Yes, they will calculate the debt service coverage ratio of the business by itself, but they will also take a look at all of the owners of the business and think about the income base. Have coming in, versus the debt or the expenses they have going out. So for example, if they're calculating your debt service coverage ratio, and you have a car payment that is not in the business's name, that is still going to be counted toward money going out. Therefore, they're going to want to see some income coming in. On the personal side. This is also true across multiple businesses.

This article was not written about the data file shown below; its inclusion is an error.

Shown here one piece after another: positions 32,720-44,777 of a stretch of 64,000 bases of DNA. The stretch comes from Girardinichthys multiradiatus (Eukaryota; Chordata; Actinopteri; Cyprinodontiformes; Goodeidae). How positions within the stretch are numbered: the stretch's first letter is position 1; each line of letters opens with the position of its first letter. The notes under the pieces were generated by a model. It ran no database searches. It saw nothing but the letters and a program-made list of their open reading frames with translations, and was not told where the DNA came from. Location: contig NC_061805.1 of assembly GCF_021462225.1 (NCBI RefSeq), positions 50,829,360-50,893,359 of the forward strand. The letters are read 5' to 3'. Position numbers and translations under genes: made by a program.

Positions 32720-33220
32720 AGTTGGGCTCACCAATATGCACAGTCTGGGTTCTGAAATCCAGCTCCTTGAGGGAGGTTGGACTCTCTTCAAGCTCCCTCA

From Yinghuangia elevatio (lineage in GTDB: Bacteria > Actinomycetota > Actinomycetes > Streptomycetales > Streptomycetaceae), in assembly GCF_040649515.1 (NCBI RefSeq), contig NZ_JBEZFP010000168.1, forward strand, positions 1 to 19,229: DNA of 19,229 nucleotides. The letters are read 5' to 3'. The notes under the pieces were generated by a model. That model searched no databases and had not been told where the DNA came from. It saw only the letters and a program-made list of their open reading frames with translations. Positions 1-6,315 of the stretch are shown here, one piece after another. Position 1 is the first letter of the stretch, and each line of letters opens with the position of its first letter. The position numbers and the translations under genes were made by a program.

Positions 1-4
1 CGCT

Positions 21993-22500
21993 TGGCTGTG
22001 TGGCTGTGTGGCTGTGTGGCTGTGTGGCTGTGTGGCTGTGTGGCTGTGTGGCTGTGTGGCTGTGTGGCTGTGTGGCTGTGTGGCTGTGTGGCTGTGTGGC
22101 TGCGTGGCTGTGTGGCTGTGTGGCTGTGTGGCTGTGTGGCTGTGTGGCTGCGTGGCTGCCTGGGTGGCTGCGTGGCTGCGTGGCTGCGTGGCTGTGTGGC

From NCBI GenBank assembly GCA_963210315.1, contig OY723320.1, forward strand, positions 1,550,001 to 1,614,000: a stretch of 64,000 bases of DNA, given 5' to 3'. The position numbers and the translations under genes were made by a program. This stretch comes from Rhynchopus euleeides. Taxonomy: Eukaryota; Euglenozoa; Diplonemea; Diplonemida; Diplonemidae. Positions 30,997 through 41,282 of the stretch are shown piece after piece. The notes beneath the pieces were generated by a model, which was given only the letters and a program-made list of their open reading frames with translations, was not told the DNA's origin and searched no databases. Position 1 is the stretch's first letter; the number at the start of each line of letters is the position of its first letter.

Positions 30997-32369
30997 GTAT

So if you are a business owner, and the lender is calculating your debt service coverage ratio, they're likely going to ask you for tax returns on every single business that you own, because each of those is going to contribute either toward your income or and or have expenses that it will contribute. So just keep in mind that debt service coverage ratio is the key criteria that will be looked at by most lenders. Again, just like other criteria by itself, it will not get your loan approved, but this one is highly, highly important. Now, the second key crisis material that I tell borrowers to focus on is if they have any sort of collateral that they can offer to the lender. In many instances, you'll want to apply for what's called an unsecured loan, meaning you're not giving or assigning collateral to the lender. But having collateral available to assign to the lender improves your chances of getting approved.